SPENCER MICHELS: In a Los Angels recording studio, Tierney Sutton got together recently with instrumentalists and a producer to craft a new album of songs she hoped would be a breakthrough to jazz stardom. (Singing)
In a summer jazz camp near Chicago, students who grew up immersed in rock 'n' roll worked to master a singing style more reminiscent of vocalists who were household names before most of them were born. Together, they're evidence that one of the oldest traditions in American music is showing new signs of vitality and life: Jazz singing. (Singing)
Though some observers say jazz is losing its audience, you'd never know it from the vocal section at the music store. Star jazz performers like Diana Krall, Norah Jones, and Jane Monheit are being promoted with big budgets and major marketing pizzazz. Their records are selling in numbers once associated only with major pop artists.
As the trend has grown, discs by older jazz singers have begun sharing space with up-and-coming artists who have not yet become household names. So rising professionals like Tierney Sutton have a dual mission: Enlarge their own audiences while also introducing jazz singing to those who aren't familiar with it. She believes the time is right to do both, and hopes her new album, "Dancing in the Dark," will win her a new level of popularity with the growing audience for vocal jazz. She says Diana Krall, whose albums have won four Grammys and sold in the millions, helped create that new audience.
TIERNEY SUTTON: She's a delightful singer and a very good pianist, and for people in jazz and jazz fans it's very thrilling to see more people hearing these great tunes and hearing this music. At the same time, how she was marketed, which was as a beautiful woman much in the same way that pop singing is marketed, made a shift in how, I think, the record business saw the potential of how you market jazz singers. (Borla singing "Very Early")
SPENCER MICHELS: The singer Janice Borla, who runs the only jazz camp devoted to solo jazz singing, also focuses on building an audience as much as on building singers. She started her camp in North Central College in the Naperville, Illinois, long before Monheit, Krall and Jones became popular. Now the camp has a waiting list. Six evening concerts by the faculty are completely sold out in advance. Borla says there is a reason jazz singers are finding an audience again.
JANICE BORLA: I think the American public is starved for singers. I think that the reason why there seems to be a great popularity of jazz singers right now is that they're singing in a manner that's very accessible to a broad general taste, regardless of your knowledge of jazz, and I think the American audience is very grateful to have some singers back on the scene.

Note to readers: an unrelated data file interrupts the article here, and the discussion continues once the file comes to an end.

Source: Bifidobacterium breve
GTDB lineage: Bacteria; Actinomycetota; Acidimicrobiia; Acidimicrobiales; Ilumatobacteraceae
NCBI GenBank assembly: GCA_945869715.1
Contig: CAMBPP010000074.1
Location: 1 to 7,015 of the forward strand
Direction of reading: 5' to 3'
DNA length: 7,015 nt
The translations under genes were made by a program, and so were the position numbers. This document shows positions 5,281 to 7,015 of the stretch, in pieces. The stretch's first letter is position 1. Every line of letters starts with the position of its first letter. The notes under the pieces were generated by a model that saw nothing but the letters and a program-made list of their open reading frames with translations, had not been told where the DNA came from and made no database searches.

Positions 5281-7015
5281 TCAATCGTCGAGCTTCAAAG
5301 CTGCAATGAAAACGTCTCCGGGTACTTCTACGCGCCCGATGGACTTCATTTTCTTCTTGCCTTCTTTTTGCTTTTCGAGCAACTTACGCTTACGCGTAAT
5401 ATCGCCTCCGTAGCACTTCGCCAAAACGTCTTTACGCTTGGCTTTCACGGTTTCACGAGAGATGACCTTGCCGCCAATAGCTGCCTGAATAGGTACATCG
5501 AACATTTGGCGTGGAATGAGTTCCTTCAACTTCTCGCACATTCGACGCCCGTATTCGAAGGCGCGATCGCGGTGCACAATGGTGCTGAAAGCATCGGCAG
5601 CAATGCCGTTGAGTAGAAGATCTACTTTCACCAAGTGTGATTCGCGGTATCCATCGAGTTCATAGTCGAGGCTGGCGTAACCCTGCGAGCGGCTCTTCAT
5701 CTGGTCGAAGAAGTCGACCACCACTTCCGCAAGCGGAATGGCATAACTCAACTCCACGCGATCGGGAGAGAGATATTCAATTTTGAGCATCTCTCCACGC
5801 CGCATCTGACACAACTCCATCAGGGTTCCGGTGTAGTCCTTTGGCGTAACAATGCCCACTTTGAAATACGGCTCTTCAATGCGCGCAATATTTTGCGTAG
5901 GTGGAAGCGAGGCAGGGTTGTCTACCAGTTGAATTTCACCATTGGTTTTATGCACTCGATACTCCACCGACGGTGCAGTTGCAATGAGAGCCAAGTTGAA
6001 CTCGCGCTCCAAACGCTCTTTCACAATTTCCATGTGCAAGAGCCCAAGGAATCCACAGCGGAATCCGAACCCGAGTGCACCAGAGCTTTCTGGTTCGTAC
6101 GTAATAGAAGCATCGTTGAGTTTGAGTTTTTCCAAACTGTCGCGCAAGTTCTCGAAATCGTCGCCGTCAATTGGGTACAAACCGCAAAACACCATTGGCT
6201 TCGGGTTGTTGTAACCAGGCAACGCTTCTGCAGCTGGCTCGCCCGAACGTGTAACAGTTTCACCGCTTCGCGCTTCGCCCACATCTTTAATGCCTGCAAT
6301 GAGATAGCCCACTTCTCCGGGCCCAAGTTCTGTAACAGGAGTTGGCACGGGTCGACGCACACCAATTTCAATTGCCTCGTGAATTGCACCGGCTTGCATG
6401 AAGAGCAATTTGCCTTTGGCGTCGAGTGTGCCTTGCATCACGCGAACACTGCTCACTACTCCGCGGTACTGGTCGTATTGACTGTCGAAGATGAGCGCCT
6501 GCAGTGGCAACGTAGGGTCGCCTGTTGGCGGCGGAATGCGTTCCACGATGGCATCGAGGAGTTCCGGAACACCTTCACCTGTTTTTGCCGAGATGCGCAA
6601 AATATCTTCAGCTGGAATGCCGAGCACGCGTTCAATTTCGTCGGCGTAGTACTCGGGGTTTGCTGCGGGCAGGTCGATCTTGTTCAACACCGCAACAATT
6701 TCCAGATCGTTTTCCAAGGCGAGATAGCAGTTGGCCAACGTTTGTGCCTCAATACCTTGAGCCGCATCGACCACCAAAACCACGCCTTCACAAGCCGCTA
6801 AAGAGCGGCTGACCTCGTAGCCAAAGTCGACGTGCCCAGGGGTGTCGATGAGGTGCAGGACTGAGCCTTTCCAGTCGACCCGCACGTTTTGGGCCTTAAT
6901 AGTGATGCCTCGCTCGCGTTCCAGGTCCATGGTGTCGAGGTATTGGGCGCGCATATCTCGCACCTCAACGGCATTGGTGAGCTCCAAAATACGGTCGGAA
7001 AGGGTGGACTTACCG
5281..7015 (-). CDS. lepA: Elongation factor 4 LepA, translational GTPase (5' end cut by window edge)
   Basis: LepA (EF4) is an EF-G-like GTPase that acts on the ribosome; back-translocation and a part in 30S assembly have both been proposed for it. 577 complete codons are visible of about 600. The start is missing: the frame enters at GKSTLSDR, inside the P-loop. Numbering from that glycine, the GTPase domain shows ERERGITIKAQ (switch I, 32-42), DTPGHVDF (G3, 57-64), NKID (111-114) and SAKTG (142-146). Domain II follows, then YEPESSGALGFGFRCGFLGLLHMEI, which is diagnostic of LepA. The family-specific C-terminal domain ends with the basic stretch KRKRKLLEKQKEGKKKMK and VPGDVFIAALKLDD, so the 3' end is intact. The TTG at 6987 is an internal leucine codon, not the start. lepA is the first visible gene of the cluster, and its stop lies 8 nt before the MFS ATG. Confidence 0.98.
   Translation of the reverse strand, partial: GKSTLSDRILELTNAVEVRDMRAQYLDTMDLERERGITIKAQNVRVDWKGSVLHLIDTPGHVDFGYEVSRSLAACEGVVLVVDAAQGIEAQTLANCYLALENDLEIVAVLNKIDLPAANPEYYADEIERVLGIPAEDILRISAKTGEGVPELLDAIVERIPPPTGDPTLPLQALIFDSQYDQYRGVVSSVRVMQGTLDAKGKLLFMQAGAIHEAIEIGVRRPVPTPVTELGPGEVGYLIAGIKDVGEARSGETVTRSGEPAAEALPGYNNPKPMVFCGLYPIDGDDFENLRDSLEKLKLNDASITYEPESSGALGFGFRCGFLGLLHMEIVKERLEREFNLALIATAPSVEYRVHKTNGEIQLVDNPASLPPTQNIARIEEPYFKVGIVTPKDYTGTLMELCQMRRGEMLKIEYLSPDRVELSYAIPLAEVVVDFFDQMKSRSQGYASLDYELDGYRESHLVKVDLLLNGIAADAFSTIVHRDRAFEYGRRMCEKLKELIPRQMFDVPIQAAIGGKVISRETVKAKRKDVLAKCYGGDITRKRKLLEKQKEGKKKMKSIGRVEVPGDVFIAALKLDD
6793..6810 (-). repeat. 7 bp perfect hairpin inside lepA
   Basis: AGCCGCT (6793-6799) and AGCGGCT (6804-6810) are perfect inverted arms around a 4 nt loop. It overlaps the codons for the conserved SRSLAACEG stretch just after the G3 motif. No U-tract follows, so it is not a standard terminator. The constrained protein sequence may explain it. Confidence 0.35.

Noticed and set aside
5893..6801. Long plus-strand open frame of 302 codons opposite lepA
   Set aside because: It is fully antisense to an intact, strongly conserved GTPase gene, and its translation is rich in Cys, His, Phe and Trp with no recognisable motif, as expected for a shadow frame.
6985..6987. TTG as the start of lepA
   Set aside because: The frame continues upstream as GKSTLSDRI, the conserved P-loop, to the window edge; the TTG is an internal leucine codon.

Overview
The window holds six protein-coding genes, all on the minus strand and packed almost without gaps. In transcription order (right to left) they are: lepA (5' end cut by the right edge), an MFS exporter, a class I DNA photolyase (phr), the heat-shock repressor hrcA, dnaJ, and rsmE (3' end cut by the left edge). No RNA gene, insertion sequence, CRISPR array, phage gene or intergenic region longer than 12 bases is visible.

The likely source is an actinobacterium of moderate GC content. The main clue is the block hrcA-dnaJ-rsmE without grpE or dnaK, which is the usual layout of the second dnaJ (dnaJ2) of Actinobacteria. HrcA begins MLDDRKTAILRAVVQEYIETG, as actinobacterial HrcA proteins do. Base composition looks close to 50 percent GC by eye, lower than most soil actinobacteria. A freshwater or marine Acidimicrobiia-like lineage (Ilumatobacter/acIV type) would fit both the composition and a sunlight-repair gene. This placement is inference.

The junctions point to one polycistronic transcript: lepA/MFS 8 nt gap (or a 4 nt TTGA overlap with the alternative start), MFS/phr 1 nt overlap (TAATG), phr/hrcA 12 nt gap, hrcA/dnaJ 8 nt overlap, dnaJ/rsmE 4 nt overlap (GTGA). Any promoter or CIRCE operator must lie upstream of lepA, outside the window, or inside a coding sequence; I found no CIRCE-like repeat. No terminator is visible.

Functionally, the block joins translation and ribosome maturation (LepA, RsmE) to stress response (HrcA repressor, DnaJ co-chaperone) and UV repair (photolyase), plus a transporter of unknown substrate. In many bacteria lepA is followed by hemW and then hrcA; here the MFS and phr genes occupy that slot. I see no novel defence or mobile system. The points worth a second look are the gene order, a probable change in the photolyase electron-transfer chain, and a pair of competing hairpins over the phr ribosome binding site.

SPENCER MICHELS: These students want to be part of the next generation of singers, but there's lots to learn. The teachers knew they couldn't teach everything in only five days of camp, so they encourage students to react to what others were doing at the moment they did it.
Making up nonsense syllables and keeping the rhythm and melody is called "scat singing." Even better than any explanation was the example of precise interaction between faculty members Floyd Standifer and Judy Niemack in concert. ( Jazz scatting )
FLOYD STANDIFER: What I'm pointing out to you now is...
SPENCER MICHELS: Seventy-four-year-old Standifer is also the camp's one-man history department. He began his career playing with Billie Holiday. He introduces students to new subtleties in singers they are already familiar with.
FLOYD STANDIFER: Sarah Vaughan would become a benchmark -- she would become the standard by which jazz singers between Sarah Vaughn and Ella Fitzgerald, Anita Oday maybe, these are the people who set the mark.
SPENCER MICHELS: This is history with a beat. Standifer says it's important to for singers to learn about the rich history of jazz singing.
FLOYD STANDIFER: The people who scat sing now are doing no more nor no less than what Louis Armstrong would have been doing or what Bing Crosby would have been doing.
( Demonstrates jazz scatting )
Louis might have done something like that. Now you may get somebody standing onstage talking about (demonstrates jazz scatting) now you say, "What does that mean?" To somebody, that's the same as "Stardust."
SPENCER MICHELS: But it sure doesn't sound like "Stardust."
FLOYD STANDIFER: No, but it gets the same job done.
SPENCER MICHELS: These days, Tierney Sutton is trying to get the job done her way, but she recognizes the debt she owes the jazz greats of the past. Her latest album is a tribute to Frank Sinatra, who, for her, was an acquired taste. She had to do a lot of listening before she understood her legendary predecessor and was ready to pay tribute. But when she assembled with the other musicians in the studio, it was time to forget the research and react to what others were doing. Improvise. (Sutton singing "All The Way") Each tape received a lively critique during the playback
TIERNEY SUTTON: No, no, no, I think it's okay.
TIERNEY SUTTON: You take a bunch of people that have a common language and a common set of skills and then you bounce off of each other. And a lot of the great records and great improvisations that has happened in the history of jazz is because one musician had an idea and the other musician heard that idea and reacted to it.
SPENCER MICHELS: Tierney Sutton hopes her next album, due out in February, will win more converts to vocal jazz and will break the 100,000 sales mark for her, for the first time.